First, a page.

W Amsterdam Spa pool

The spa is very well equipped. In addition to the main pool you have two hot tubs of varying temperatures (one is 45 degrees C) plus a steam room, sauna and various showers and day beds. Despite the hotel operating at full capacity it was never crowded, either.

W Amsterdam spa changing room

There is also a fairly small gym in the Bank building:

W Amsterdam gym


So, how was my stay at the W Amsterdam? All things considered I was very impressed.

Whilst the rooms are bog standard for a W – and not particularly inspired by the local heritage or history – the W Amsterdam really shines thanks to its public spaces, restaurants, pool and spa. I was really impressed with dinner at Mr Porter and the spa became one of my favourite hotel spas ever.

With both the Bank and Exchange buildings the W Amsterdam offers two different hotel experiences in one, so you can really tailor your stay to your preferences. Want to enjoy the nightlife Amsterdam has to offer? Stay at the Exchange. If you’re looking for something more laid back and upscale then the Bank is probably more up your street.

Rates at the W Amsterdam start from €600 per night in June or 70,000 Bonvoy points. You can find out more, and book, on the hotel website here.

Looking for a hotel in Amsterdam?

We’ve reviewed a number of popular hotels in Amsterdam, including:

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Comments (34)

This article is closed to new comments. Feel free to ask your question in the HfP forums.

  • YC says:

    600euros is nuts for that room… Has hotel rates really gone up that much??

    • Rhys says:


      • Rob says:

        I am in Amsterdam next weekend and the IC Amstel wanted €700 – luckily I have an Ambassador weekend voucher to use. Cheapest room (Junior Suite, all standard rooms gone) for the same weekend is now €970.

        • Richie says:

          Is it King’s day soon in Holland?

          • Rhys says:

            It was King’s Day whilst I was there two weeks ago

          • Roberto says:

            Ascencion day & Pentacost are the last Dutch public holidays till Christmas.

            Ascencion day,
            is always on thursday,
            so a lot of folks take friday off aswell
            plus weekend,
            makes it a 4 day holiday

            Pentacost has
            making it a 3 day holiday

            Those periods plus May holiday week:
            King’s day, labourday, memorial day and liberation day.

            Always drive up the price due to combination of domestic AND foreign tourists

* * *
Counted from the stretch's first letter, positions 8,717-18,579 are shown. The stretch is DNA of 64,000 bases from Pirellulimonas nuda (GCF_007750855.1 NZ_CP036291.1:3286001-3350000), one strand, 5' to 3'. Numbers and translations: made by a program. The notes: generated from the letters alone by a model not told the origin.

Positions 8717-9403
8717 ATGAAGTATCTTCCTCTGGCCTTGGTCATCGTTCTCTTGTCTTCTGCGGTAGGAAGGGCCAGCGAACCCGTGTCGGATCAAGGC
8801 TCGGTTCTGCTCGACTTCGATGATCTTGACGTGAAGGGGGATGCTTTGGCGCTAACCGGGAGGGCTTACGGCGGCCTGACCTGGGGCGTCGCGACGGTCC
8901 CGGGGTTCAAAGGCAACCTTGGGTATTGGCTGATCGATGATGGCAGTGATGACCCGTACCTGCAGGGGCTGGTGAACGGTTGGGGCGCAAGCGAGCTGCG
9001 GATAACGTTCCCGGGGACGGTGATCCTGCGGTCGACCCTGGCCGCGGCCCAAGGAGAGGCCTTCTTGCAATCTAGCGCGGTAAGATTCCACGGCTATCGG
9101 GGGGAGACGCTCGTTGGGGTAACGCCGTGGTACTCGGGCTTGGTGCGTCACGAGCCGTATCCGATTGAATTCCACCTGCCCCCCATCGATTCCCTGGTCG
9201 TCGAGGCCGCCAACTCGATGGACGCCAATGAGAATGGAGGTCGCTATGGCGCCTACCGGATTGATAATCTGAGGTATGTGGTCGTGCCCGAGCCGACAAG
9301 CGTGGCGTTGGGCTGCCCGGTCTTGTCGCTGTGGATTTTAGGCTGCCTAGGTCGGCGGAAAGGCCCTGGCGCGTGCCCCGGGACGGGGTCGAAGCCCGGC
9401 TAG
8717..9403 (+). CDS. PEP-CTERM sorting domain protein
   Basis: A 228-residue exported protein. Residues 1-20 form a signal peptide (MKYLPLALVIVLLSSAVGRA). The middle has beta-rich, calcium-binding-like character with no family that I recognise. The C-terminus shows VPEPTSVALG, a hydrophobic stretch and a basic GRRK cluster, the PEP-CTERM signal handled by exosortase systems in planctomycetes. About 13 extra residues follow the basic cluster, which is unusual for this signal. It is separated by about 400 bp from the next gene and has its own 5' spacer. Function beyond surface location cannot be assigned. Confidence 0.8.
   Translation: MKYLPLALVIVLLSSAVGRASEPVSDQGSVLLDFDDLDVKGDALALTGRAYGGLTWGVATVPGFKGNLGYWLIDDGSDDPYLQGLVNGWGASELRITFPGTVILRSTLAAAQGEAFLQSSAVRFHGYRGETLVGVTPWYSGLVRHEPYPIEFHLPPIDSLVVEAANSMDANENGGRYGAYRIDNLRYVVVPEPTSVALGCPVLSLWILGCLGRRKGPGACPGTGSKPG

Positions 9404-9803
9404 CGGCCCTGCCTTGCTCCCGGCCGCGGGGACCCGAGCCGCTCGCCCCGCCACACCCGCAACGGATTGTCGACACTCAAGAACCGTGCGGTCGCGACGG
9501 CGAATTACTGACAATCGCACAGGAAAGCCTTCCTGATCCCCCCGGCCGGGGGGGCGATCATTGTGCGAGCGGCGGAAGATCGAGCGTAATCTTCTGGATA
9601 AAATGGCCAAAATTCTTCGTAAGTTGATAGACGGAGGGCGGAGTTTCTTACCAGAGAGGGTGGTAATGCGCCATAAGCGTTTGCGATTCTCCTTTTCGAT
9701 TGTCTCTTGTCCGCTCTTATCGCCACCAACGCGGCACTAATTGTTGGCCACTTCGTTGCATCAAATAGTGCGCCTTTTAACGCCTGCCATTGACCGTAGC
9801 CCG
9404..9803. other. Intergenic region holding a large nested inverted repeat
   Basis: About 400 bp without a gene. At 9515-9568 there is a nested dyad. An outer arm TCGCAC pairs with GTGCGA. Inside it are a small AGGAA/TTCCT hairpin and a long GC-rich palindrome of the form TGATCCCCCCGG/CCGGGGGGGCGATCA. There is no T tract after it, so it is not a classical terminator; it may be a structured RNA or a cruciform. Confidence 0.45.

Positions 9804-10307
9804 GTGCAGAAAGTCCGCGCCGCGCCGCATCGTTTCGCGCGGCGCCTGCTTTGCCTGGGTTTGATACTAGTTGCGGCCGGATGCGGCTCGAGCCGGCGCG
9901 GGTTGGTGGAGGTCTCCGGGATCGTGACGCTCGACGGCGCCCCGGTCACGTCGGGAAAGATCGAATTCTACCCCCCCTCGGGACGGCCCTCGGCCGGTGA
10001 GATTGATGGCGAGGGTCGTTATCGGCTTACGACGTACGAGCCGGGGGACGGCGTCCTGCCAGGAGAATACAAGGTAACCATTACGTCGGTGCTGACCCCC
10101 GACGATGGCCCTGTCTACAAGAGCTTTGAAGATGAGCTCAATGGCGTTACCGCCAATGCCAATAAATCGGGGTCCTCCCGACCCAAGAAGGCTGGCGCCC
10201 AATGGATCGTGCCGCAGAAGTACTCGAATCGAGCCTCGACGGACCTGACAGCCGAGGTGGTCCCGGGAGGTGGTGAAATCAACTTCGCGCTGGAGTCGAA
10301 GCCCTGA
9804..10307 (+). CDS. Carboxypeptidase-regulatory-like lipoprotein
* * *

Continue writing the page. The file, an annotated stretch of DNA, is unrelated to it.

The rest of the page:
• Harry T says:

          I booked the Amstel for 40k IHG points a night for two nights and they upgraded me to an actual suite!

    • marcw says:

      Hotel rates have gone consistently up over the last 5-6 years.

  • Mike says:

    “For the main course we opted for the Wagyu steak and lobster” – how much was that ?

  • davedent says:

    Had major hassles when I stayed there. Booked two rooms on FHR and as plat bonvoy. Didn’t let me check in till 4pm and point blank refused to upgrade the rooms dispute there being availability. A three hour stand off ensued and they eventually upgraded one of the rooms to and e-wow suite but I would never stay there again / the reception staff had a right attitude.

    • Pangolin says:

      I’ve been Marriott Titanium (or equivalent) since 2017 and W has always been the worst brand for upgrades. Never got a sausage at their properties, even though most were short stays (1-2 nights)

      I remember being personally greeted by the GM at the FD in W HK and he told me “we’ve got a wonderful room for you”, before I realised that meant I’d got the base room I booked with zero upgrade :-/

      • davedent says:

        I’ve had a few upgrades with Ws but all involved major strops – they all seem to come up with some previously unknown rule as to why they can’t upgrade you – W Bali won’t upgrade you to villas.

    • Harry T says:

      Conversely, I’ve had good experiences with upgrades at Ws, including this one. It’s all a bit of a lottery!

  • Thywillbedone says:

    I stayed at the W Istanbul several years ago and broke my brain trying to order a sandwich via the most complicated in-room digital phone/ordering yoke I’ve ever come across. Nothing about this chain appeals – at least to me.

  • Simon says:

    Was the entire stay, incl food, comp’d ? Or is Rob wearing the wagyu and lobbo?

This article is closed to new comments. Feel free to ask your question in the HfP forums.